The main thing, IMO, when masking canopies, is to be able to see the frame lines. I use a magnifying glass with a light, and shine another light onto the canopy, turn and angle the canopy until I can clearly see the frame lines, then using a sharp blade cut. Conventional tape is good, particularly Scotch tape and Tamiya tape but I tend to leave the masking on for a long time. The biggest problem then is getting it off and removing the residue. :-)
Mal
Holdfast
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Posted: Tuesday, February 11, 2003 - 10:07 PM UTC


Quoted Text

I have just looked at a couple of models previously rigged and they have been done with invisable thread, so I guess that the heated match works on that. It does look better than the elastic. Obviously been some time since I used it, I'll do some trials and get back to you.


Here's a picture of the J2M3 I practiced on, not 100% clear but was easy to do. I drill a hole in the top of the fin, put some gel CA on the hole and pushed in 2 lengths of smoke invisable thread. When dry I twisted the 2 trands around each other, a short distance, applied thin CA, when that was dry, I applied gel CA to the top of the mast, pulled 1 strand of thread taught over it. The other strand was tied with half a reef knot, pulled tight and anchored with thin CA. It actually looks just like the picture in the kit.

The paint chipping was another experiment, I did it just before doing the antenas. What do you think?

Mal :-)
Favorisio
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Posted: Wednesday, February 12, 2003 - 04:22 AM UTC
Penny, Thanks for those recipes etc, much appreciated.

Mal, the invisible thread looks pretty good to me even though it's not actually invisible

How do you explain the pattern of weathering on the J2M3, it looks a bit overkill to me, but then again, what do I know about planes?

Cheers

Roger
Holdfast
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Posted: Wednesday, February 12, 2003 - 08:36 AM UTC
:-) Hi Roger,

Quoted Text

How do you explain the pattern of weathering on the J2M3, it looks a bit overkill to me



This is a very old model, built before I knew very much about Japanese planes. I have absolutely no references for this particular plane, but in general Japanese planes were renowed for loosing their paint. So when I was looking for something to re-visit the, not quite so invisable, invisable thread, antene wires thing I saw this unfinished Raiden (still the guns to do) but it didn't look right. I'm gearing up to do it properly, by using natural metal finish (NMF) first, painting then removing paint by verious methods, on my next Jap plane. The Raiden was a quick fix, using silver pencil. Actually I think it needs more not less, but the silver pencil is not hte best way. :-)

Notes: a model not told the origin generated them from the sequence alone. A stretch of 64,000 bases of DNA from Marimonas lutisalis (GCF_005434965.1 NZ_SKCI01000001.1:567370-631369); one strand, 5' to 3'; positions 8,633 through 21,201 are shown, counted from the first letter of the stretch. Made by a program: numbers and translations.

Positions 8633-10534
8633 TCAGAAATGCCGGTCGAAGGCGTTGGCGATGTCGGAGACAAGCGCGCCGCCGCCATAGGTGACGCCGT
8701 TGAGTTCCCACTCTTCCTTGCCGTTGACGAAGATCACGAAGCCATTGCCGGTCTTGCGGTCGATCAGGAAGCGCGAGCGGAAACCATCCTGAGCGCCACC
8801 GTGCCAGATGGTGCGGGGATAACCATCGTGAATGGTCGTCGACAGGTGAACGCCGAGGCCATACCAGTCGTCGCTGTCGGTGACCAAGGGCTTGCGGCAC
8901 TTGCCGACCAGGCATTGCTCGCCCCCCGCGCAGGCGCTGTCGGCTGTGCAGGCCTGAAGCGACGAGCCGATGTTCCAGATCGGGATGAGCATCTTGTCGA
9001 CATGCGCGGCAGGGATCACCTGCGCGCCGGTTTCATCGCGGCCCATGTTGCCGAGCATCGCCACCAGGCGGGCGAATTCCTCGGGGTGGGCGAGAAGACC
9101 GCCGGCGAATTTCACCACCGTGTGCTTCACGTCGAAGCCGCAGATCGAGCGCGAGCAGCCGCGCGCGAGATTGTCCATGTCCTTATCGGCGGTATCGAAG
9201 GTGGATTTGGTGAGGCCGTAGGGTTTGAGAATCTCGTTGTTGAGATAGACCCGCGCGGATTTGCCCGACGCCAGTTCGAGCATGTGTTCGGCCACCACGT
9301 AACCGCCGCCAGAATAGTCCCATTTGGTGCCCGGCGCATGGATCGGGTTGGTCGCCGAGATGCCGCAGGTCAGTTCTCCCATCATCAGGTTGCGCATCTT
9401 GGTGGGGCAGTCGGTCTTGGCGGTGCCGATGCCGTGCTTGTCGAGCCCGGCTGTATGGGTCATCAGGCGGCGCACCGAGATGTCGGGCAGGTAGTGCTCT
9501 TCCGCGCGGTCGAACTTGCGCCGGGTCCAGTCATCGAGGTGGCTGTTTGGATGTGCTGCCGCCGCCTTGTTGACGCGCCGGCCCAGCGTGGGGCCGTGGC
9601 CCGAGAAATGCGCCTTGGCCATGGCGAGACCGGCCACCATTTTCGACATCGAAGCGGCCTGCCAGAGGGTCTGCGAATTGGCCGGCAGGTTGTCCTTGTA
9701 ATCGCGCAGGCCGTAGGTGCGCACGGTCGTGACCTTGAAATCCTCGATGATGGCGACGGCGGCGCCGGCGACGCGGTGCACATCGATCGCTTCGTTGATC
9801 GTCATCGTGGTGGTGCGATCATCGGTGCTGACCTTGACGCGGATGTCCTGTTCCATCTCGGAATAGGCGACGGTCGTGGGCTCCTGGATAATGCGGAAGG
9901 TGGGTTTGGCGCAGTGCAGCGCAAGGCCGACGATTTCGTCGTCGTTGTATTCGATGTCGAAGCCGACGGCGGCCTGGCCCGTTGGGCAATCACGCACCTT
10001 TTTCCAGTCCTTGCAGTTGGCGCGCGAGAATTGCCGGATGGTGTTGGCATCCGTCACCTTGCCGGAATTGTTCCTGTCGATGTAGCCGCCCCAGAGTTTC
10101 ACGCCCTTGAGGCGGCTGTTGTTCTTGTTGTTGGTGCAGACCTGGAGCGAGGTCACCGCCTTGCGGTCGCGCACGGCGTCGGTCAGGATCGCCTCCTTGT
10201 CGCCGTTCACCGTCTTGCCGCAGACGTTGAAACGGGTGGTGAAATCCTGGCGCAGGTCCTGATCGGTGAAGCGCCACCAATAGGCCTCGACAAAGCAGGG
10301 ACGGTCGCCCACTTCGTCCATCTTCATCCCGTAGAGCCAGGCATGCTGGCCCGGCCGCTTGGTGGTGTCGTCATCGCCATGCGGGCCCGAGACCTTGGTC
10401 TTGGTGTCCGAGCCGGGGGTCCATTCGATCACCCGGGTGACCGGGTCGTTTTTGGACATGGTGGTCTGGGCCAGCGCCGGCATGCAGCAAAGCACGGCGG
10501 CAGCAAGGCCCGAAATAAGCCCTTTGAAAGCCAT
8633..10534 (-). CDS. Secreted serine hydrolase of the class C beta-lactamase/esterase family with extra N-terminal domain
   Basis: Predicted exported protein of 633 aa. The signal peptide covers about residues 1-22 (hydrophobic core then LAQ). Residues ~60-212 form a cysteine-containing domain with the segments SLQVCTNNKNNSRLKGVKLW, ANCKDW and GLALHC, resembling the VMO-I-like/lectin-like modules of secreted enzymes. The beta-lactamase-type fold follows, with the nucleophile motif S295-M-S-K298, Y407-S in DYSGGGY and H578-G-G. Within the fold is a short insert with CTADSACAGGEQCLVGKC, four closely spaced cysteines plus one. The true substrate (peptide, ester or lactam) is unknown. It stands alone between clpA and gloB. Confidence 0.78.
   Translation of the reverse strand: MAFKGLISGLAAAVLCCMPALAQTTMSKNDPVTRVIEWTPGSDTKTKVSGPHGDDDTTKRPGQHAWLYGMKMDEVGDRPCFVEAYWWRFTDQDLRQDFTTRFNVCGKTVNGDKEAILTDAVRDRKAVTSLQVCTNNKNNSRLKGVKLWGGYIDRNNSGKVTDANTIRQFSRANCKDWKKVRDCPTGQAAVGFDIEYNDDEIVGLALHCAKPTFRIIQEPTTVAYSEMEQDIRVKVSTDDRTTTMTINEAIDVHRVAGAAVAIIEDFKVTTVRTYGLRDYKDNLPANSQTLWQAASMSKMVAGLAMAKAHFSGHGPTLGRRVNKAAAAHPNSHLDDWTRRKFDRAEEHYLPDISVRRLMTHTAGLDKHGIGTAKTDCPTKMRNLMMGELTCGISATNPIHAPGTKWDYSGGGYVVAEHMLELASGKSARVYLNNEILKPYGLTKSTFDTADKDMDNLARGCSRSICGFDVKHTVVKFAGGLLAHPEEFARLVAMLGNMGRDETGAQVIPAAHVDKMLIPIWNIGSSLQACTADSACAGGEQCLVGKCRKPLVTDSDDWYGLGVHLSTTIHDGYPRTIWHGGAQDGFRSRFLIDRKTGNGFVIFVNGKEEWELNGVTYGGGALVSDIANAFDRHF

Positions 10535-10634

Got you talking planes again though
Later.
Mal
Holdfast
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Posted: Wednesday, February 12, 2003 - 08:46 AM UTC
:-) Got your email, thanks Penny.
The email Penny sent about Parafilm M got me thinking, from a previous post:

Quoted Text

The biggest problem then is getting it off and removing the residue.


I think I may be stretching it to thin, in the email it talks about peeling of the P-M, I normally resort to a wooden tool that I made for the purpose.
I feel another trial coming on :-)
Mal
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Posted: Wednesday, February 12, 2003 - 09:07 AM UTC
Mal, sounds like a good explanation for the "extreme" weathering, just shows how much I know

It's possible you are stretching the Parafilm a bit thin, i use it on plastic all the time and it never sticks. I am surprised you need to stretch it so much. Trials sounds good.

Roger
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Posted: Wednesday, February 12, 2003 - 11:52 AM UTC
The invisible thread is looking good !

here is a good method for paint chipping :

- apply your undercoat
- apply Maskol where you want your paintchips to be. And here is the secret : you don't apply the maskol by brush but with the "scratchy" side of a sponge. You must place little maskol at a time. That way, the maskol can create small flakes.
- spray the topcoat over the model (maskol included, of course)
- when the top coat is dry, rub with your finger where the maskol is to remove it !
That way, the paint flakes for real !

I 've tried this method once, on some armor, and I don't quite master it yet. But I've seen a "master" get great results with it !
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Posted: Wednesday, February 12, 2003 - 12:49 PM UTC
Penny,
I got yur e-mails, thanks for the attention...